We have one more day of exploring and relaxing today, and then orientation begins tomorrow. After two days of orientation, we officially begin our jobs, although some of us will just be shadowing and not actually teaching yet. Phew! There’s going to be a lot to take in over the next few days and weeks, but for now I am thankful that we are at least somewhat settled, and can try to start adjusting to life here.

That’s all for now, but there will be more stories and pictures to come! I’m hoping to do a post about my apartment and possibly the grocery store. If there are any topics you would particularly like to know about, or questions that you have, let me know in the comments section and I will try to address them in a future post!

Getting Ready…

Hello from Ohio! I can’t believe it’s already been one week since we arrived! It has been a full week for our team – getting to know each other, learning about Japanese history and culture, and studying the Japanese language. The setting here is absolutely beautiful; the church at which we are having our orientation is like a lodge, with a spacious upstairs area that has a kitchen, a library, a huge room with a fireplace, and a balcony with a picturesque view of the field and pond behind the church.  A very generous family has allowed us to stay in their home, which is just a couple minutes’ walk away from the church, so we get some nice walking time in as we head to the church every morning and come home at night.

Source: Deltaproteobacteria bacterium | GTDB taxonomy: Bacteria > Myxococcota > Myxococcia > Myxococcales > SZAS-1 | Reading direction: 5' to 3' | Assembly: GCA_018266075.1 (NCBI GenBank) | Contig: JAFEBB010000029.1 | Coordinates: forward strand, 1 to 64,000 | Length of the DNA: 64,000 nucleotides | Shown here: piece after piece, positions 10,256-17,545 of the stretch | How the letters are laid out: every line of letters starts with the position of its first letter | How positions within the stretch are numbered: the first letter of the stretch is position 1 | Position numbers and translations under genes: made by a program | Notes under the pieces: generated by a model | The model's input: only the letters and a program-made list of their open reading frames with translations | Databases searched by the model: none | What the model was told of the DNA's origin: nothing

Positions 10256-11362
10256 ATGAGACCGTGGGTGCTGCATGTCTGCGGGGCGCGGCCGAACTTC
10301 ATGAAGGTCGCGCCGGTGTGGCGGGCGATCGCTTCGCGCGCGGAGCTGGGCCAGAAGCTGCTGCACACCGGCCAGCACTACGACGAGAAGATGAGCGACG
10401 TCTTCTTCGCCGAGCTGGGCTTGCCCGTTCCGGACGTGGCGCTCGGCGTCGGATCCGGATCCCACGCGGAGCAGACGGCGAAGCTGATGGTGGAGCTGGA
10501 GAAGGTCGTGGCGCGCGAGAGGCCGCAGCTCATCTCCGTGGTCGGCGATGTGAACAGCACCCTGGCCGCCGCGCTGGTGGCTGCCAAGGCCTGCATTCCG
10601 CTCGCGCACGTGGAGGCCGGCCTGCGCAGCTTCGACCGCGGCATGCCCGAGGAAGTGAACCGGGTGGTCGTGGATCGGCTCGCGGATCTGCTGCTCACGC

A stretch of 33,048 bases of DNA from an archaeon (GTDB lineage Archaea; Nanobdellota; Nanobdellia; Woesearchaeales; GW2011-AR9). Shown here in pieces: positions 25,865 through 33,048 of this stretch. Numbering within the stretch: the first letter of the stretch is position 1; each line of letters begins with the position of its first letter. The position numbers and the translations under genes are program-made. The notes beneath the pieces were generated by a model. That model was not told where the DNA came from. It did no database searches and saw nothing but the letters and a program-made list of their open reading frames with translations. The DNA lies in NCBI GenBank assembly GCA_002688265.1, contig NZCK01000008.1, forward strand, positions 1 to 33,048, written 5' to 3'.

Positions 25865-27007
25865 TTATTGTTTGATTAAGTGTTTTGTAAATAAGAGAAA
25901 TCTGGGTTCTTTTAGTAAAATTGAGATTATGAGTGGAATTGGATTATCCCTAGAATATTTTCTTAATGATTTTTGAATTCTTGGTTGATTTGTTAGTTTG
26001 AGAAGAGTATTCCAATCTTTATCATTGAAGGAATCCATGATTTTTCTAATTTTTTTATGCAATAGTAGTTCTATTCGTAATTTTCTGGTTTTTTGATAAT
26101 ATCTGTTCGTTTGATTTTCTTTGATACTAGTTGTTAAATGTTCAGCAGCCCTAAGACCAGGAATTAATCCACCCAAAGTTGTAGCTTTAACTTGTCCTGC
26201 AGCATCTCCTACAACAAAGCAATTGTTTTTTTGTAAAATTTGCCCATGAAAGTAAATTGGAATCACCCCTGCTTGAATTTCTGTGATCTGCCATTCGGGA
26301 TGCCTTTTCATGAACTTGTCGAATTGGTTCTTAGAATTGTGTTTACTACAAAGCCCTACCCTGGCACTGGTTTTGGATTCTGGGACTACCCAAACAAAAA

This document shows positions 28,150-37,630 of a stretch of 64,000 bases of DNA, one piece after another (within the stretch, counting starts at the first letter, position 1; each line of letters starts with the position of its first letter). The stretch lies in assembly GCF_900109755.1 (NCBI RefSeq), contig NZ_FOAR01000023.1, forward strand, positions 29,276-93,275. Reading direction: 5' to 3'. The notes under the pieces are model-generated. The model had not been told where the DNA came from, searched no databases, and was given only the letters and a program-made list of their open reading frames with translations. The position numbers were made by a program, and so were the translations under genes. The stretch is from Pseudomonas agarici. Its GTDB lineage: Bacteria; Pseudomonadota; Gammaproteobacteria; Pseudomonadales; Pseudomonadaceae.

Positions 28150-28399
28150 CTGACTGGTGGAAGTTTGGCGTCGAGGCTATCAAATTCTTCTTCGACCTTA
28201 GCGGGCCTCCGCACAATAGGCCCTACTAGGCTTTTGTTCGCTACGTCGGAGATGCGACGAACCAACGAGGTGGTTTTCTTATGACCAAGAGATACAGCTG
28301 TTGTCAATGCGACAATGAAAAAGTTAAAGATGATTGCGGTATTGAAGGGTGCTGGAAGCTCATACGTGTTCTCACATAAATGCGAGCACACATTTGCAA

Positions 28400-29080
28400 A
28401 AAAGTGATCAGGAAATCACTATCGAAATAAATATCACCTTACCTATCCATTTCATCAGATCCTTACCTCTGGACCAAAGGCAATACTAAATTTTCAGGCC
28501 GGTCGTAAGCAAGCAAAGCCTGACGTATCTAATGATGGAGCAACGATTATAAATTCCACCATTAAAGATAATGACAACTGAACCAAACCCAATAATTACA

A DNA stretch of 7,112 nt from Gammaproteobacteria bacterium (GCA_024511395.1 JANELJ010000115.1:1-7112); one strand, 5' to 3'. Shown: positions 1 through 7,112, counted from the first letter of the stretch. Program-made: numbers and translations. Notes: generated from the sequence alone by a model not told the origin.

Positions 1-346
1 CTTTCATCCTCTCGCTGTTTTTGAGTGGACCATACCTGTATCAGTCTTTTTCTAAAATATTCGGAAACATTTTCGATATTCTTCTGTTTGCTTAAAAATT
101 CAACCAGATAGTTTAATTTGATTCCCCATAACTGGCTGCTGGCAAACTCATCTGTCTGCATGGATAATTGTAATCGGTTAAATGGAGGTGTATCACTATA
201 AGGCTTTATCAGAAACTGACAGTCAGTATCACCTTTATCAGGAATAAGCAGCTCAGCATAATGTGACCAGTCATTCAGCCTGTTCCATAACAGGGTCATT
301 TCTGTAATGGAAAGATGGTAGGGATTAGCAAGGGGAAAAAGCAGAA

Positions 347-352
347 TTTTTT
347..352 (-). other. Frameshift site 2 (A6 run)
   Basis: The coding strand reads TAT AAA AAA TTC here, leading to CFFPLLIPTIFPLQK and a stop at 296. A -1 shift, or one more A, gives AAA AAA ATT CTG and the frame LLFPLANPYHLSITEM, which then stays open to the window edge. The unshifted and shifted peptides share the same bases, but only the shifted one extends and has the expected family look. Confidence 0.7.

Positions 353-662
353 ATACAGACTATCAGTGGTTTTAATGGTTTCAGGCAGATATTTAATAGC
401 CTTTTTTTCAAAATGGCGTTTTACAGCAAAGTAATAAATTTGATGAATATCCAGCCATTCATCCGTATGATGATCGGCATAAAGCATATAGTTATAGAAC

View from the church balcony

The church community here is amazing, offering their support through their prayers, their kind interest, and their hospitality. Every day, someone from church brings in lunch for us, which we heartily enjoy as we give our minds a break from learning. I have been overwhelmed by the kindness and love shown to us, and it’s so comforting to realize that these wonderful people will be thinking of us and praying for us as we head to Japan. I was so excited to go to Japan with the support of a team, but I didn’t expect to have the support of the whole church community here as well!

Our team has spent some quality time together this past week, even making time for a few fun activities like bowling and hiking. It’s been fun to get to know the unique personalities of each person, and to see us start to mesh as a group. Although we all have different backgrounds and motivations for coming here, it is really cool to see the focus for God that each person has, and the heart that each has for following Him into this new adventure.

This week we are wrapping up our orientation, taking three more days to study more about Japanese culture, the jobs we will have, and teaching techniques. On Thursday, we get ready to head to Columbus, where we will stay overnight so that we can head out early in the morning for our flight on Friday!